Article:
This article is written by Shashank Singh Rathor, a student currently pursuing B.A. LL.B. degree from Ideal Institute of Management & Technology and School of Law, Affiliated to G.G.S.I.P.U., Delhi. This article highlights the power provided to the police officials under Section 102 of CrPC and explores the implications of Nevada Properties Judgment on Section 102 of CrPC.
This article has been published by Rachit Garg.
Table of Contents
How would you react If I tell you that Section 102 of the CrPC provides police officers with the power to seize any of your property? Imagine, a crime has been committed in your neighbourhood and police seizes your property on the suspicion that you can be the mastermind behind that particular crime. In such a situation, what will you do?
You will probably feel traumatised at that moment, helpless at the power of the police. Well, you might be thinking that you are part of such a country where police can do everything on mere suspicion only. Well if you have such doubts then this article will clear most of the things for you.
This article is going to discuss, what can police exactly seize under Section 102 of CrPC? Moreover, what is beyond the scope of Section 102 of CrPC? Whether police officials are authorized to seize both immovable and movable property under the purview of Section 102 of CrPC or not. This article will also analyze the judgments and the case laws which are directly or indirectly related to Section 102. Moreover, there are also some suggestions and recommendations that can be applied or taken care of, in the further amendments related to the seizure of immovable property by police officials.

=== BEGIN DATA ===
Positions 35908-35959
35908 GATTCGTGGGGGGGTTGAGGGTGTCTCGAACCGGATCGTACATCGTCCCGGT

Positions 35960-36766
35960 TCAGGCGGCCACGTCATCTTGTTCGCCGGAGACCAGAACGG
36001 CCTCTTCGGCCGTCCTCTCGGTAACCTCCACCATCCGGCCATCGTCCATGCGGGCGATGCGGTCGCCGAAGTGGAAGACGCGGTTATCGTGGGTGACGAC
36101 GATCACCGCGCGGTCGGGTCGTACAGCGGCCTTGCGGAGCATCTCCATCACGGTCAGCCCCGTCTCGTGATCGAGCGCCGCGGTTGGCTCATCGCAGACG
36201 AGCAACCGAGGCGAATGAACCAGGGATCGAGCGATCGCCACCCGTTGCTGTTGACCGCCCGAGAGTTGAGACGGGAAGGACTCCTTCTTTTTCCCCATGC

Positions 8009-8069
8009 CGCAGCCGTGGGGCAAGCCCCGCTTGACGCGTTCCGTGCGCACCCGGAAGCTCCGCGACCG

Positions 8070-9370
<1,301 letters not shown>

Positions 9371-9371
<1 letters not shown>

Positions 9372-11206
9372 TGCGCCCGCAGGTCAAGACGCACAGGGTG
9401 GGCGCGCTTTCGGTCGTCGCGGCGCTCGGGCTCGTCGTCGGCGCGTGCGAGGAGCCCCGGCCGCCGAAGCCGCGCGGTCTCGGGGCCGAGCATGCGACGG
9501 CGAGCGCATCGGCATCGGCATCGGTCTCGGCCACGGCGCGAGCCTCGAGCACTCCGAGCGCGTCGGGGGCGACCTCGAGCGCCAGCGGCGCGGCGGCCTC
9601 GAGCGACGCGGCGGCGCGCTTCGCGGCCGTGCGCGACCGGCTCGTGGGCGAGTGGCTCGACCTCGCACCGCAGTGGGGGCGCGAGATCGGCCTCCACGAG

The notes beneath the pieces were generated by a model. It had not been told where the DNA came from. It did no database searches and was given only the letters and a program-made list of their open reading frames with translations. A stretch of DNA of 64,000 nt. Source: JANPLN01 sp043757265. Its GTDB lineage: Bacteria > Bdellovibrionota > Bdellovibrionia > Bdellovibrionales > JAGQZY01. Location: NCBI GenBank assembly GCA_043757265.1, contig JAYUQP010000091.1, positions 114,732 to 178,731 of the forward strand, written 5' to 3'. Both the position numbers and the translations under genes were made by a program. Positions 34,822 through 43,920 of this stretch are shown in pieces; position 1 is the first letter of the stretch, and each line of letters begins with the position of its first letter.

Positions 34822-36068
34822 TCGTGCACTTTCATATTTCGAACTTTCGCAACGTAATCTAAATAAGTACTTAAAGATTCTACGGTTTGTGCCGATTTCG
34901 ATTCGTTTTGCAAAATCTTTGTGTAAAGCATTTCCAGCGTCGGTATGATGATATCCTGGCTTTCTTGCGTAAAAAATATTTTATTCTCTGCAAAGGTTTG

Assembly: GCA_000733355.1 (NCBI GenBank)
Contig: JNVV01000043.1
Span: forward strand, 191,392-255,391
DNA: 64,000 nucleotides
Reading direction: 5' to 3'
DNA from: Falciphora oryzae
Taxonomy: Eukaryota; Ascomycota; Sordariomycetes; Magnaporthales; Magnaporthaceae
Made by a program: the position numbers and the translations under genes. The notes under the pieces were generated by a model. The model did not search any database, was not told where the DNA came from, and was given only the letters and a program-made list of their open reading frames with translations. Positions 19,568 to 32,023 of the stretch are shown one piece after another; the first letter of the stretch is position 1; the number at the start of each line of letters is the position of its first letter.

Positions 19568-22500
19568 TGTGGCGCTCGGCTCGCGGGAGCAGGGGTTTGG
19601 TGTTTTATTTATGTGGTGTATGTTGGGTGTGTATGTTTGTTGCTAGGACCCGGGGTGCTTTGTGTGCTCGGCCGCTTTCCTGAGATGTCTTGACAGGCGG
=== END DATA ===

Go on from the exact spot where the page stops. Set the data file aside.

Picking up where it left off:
Section 22 of IPC defines the term ‘movable property’ to include corporeal property of every description, except land and things attached to the earth or permanently fastened to anything which is attached to the earth. Thus, any property or thing which is not permanently attached to the earth is stated as the movable property.